The one-hour support line delivers used prosthetic limbs to Africa.
The amputee will have several limbs in his life.
As children grow older, children often grow up from artificial limbs, and adults often need new artificial limbs because stumps change over time.
The cost of each limb is between £ 6,000 and £ 20,000, and they are burned when they are no longer needed.
I always hate waste when I work on a construction site and it doesn't change.
We now collect unwanted limbs from 43 rehabilitation centers in the UK and send them to an organization in Tanzania.
We have more than 500 people waiting to ship and everyone tells a tragic story.
The self-service storage facility is ideal due to its convenient use.
The company generously lets us use it for free and it's on the first floor so we don't have to climb stairs and push carts.
"30-year-old rock music academy musician Paul Bowe runs Stockport Conservatory of Music from the safstore in Stockport," If you walk past my unit, you won't know that there is a full-featured Conservatory of Music with a studio.
Looks completely anonymous, like running away.
But I now have square feet of commercial space and hired six people.
Every morning, when I walk into the door, I walk into this magical place full of music.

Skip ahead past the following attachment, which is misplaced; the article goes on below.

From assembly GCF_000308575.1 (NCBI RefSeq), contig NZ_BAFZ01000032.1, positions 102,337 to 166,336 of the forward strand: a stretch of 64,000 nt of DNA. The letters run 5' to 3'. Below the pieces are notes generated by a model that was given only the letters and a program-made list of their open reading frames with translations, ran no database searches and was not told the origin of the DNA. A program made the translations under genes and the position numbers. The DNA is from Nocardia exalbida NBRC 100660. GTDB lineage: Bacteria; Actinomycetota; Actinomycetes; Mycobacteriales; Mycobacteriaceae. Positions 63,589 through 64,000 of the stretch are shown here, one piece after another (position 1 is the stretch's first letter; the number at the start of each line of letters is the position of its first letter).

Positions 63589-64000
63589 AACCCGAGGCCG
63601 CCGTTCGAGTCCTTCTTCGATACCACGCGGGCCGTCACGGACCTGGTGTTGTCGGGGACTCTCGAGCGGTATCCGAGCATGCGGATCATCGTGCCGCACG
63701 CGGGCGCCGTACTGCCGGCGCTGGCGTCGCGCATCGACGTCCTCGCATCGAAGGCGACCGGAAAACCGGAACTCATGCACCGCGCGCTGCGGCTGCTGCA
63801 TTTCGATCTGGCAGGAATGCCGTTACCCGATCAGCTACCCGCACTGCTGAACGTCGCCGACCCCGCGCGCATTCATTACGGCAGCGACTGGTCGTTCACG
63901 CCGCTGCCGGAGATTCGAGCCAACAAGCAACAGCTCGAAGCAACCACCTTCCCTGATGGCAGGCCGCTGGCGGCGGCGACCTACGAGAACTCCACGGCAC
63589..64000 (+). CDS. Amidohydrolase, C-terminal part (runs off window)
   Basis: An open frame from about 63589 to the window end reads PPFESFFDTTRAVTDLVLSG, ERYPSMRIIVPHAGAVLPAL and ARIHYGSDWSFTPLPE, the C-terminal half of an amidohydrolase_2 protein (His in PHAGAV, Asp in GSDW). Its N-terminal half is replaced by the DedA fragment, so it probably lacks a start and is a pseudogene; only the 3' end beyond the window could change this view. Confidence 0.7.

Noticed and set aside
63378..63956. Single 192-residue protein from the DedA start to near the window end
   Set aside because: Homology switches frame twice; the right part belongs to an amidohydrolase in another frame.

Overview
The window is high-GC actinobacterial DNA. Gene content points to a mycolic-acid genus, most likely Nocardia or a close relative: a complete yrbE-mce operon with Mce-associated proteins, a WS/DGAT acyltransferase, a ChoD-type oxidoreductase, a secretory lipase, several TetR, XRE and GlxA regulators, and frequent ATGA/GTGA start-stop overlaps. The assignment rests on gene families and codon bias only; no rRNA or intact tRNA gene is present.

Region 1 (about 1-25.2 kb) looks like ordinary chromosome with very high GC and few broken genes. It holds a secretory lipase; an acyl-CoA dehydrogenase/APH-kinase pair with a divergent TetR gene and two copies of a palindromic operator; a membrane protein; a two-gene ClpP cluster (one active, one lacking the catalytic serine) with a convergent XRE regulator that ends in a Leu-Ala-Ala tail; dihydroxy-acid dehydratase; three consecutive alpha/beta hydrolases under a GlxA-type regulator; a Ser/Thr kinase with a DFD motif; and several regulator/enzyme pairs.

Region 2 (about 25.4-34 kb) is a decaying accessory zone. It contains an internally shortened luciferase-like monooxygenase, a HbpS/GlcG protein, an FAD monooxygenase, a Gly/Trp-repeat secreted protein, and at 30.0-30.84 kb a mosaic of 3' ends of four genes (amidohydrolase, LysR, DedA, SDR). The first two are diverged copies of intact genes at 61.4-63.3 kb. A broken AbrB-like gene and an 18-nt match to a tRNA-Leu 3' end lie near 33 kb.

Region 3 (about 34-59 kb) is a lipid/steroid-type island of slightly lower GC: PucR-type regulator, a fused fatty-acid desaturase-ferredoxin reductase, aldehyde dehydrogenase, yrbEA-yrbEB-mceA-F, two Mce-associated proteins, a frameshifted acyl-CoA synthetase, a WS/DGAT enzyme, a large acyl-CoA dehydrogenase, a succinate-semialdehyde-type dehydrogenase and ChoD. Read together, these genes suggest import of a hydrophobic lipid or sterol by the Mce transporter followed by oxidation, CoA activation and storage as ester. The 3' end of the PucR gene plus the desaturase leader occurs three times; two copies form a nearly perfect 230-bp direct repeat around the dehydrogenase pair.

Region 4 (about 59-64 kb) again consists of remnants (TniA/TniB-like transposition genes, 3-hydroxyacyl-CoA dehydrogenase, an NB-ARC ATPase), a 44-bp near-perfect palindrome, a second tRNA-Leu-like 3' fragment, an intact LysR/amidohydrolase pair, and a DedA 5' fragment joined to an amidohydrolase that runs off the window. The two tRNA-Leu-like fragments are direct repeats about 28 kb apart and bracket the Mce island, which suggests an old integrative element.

This is my dream job.
The atmosphere is very good and the people who came here to study music have been here for a long time.
I saw the growth of many young people.
I had a class with a young man this morning and he didn't play notes when he came, but now singing with a band.
It has always been my dream to pass on my passion and passion for music, and the college allowed me to do so.
I have been playing guitar for 20 years and started teaching eight years ago.
I 've been touring the band since I was 16 and it's fun but there's no money in it.
I was doing private lessons before but needed to develop the business and checked many websites.
It's too expensive.
Then one day I walked through the self-storage site and saw a sign that was advertised for small businesses.
I walked in and the price they offered was too low and I realized I could make it work financially.
The first six months are free, which means I can start a business without worrying about it.
Because we are in a self-storage facility, the cost savings are huge.
My insurance is cheap because the website is secure and I don't pay the rate, I can turn on the AMP all day and still pay the same electricity bill.
Just a blank spot when I first moved in, which means I can adjust it to meet my requirements.
I found some experts.
Proved the space and improved the acoustics with wood, polystyrene and filler, and I also built a recording studio.
About 150 to 200 people use the college.